Drake, The Accent Connoisseur
Over the years, Drake has been criticized for ‘borrowing’ accents, slang and even full blown languages, infusing them into his music, and by extension his persona. As a result, we have witnessed Caribbean Drake, Spanish Drake, French Drake and most recently, Arabic Drake- a feat only surpassed by the GOT’s many faced God. To help you keep track of it all, here is a comprehensive list of languages (and their corresponding songs) that Drake has used thus far:
Patois: Drake feat. Rihanna- Too Good
From growing up in Toronto (a city heavily influenced by Caribbean culture) to hanging outside Rihanna’s family home in Barbados, Drake’s affinity for Patois is something he didn’t inherit. Instead, he cultivated and learned from those around him to become the Transcaribbean he is today, skillfully weaving it into numerous tracks and features until it became second nature. With his authentic accent in the bag, alongside his ‘Unruly’ friends, what else does a Degrassi actor-turned-rapper need to know about island life? Only one song could make the cut and we went for the bars that would make his new people proud. “Cock up yuh bumpa, siddung pon it!A special shoutout to “And I’m never on a waste ting, shawty” and “smiling back when they pree” from Controlla. A true cultural reset.
Spanish: Bad Bunny feat. Drake - Mia Remix
The internet went into a bit of a frenzy when Bad Bunny dropped the Mia remix featuring Drake singing in spanish. "Porque todos te quieren probar / Lo que lo sabe es que oy / Lo te voy a buscar," he sang in an accent resembling that of a Boricua earning him the tongue in cheek title “Drizzy or Doricua” from NPR’s Sidney Madden. Honourable mention to the OG feature that broke the internet on Romeo Santos’ Odios.
Yoruba: Drake feat. WizKid- One Dance
Although Drake’s Afrobeat stint was shorter than NEPA light, he did provide a summer banger in 2016, earning his green Nigerian passport in the process. OluwaDrake dropped a quick bar in Yoruba, showing us that he, in fact, was the one who taught Wizkid (the unknown feature artist) the language. “Oti, oti/There's never much love when we go OT”. The dialect wizard made a play on the word “oti”, which could mean “no”, or with a little intonation, ọtí can mean liquor. The oga at the top strikes again.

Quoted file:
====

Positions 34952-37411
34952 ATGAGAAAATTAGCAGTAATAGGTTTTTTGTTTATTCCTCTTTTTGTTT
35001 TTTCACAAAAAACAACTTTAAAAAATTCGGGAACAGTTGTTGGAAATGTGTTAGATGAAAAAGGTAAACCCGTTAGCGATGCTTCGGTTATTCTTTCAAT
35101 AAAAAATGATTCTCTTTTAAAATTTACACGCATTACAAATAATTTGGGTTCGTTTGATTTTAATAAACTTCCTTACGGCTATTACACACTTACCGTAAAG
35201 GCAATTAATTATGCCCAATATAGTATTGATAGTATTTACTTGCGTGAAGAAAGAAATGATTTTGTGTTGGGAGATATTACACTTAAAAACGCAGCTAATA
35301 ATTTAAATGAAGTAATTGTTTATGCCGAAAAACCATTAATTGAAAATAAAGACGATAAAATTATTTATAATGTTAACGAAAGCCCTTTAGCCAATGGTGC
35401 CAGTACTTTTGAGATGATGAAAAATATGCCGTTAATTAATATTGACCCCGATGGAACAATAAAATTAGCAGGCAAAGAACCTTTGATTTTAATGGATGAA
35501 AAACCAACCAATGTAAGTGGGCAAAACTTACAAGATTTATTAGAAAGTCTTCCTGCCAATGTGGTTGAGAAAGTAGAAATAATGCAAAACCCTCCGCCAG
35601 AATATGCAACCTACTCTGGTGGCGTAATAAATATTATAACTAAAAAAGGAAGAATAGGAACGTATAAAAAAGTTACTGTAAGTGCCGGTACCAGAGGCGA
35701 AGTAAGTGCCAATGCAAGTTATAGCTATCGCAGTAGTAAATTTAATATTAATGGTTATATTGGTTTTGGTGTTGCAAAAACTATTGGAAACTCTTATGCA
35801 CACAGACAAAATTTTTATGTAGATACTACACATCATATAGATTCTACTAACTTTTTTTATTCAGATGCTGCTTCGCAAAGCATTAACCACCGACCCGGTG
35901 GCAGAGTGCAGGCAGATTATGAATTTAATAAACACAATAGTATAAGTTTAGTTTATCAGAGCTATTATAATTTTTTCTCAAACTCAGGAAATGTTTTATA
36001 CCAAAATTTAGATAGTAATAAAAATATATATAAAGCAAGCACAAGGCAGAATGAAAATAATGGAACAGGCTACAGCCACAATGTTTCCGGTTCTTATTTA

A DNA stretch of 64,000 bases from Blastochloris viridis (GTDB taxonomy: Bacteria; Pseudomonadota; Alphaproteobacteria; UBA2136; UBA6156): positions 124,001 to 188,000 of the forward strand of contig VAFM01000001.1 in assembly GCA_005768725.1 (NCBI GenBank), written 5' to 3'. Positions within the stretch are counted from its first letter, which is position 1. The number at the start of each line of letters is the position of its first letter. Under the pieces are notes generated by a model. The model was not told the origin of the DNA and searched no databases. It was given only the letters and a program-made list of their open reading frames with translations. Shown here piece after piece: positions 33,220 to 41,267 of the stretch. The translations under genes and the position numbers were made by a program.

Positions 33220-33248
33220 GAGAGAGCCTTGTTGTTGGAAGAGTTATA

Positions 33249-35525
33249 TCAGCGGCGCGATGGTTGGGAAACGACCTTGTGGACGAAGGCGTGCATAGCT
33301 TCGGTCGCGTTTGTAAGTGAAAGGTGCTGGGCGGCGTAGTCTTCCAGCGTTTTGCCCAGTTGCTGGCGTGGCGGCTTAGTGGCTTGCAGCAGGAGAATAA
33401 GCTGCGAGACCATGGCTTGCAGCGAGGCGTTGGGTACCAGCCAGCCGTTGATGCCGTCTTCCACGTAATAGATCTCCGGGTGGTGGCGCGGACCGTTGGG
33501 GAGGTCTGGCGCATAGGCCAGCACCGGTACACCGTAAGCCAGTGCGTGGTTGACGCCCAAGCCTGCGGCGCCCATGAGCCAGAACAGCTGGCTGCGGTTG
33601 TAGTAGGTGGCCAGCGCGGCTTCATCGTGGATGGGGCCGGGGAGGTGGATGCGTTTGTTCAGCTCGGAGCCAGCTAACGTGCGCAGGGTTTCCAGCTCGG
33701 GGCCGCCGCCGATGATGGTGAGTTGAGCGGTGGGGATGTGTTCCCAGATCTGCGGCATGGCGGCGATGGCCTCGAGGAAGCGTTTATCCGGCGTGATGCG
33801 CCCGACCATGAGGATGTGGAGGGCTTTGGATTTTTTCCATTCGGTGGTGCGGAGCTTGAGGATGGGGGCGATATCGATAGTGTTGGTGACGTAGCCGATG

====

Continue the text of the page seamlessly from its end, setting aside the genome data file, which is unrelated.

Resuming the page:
French: DJ Khaled feat. Drake- Greece
When geniuses get bored, they learn. Next on his agenda was conquering France like the 1848 revolution, and with a DJ Khaled on production it was nothing short of magnifique. Ironically titled, Greece featured the words "Come with me, fly you out to Greece/Full speed, survoler Paris, yeah” in the chorus. “Surlover Paris”, translating to fly over Paris, is a hidden message telling his fans and followers that mastering his French accent was too easy and Greece may well be his next destination.
Arabic: Drake and Headie One- Only You Freestyle
The internet told one joke too many likening Drake to an Arab man, and he absolutely ran with it on his verse in the recently dropped collaboration with drill rapper Headie One. Or maybe DJ Khaled’s been getting extra coin from tutoring lessons. Or maybe this is Drake’s latest attempt at getting Rihanna’s attention (keep up Drizzy, they broke up already). Only You Freestyle raised a few eyebrows when he rapped “Arabic ting tells me I look like Youssef, look like Hamza/ Habibti please, ana akeed, inti wa ana ahla,” which translates to “My love, please, I’m sure, you and I look better together".
And we haven’t even gotten started on how he “rides the wave” when it comes to genres. Clearly, Champagnepapi has transcended his national status as a Canadian and become a citizen of the world. The conversations on how artists incorporate certain music elements and cultures into their work and the implications is important. Not only for the host culture, but also the artists’ whose work is usually bit off from are crucial. Whether you veer on the side that Drake’s recent career moves should be considered appropriation or appreciation, here are five points of reference to help you build your argument on the matter.
Here's the a playlist of our first round picks and the other accent examples: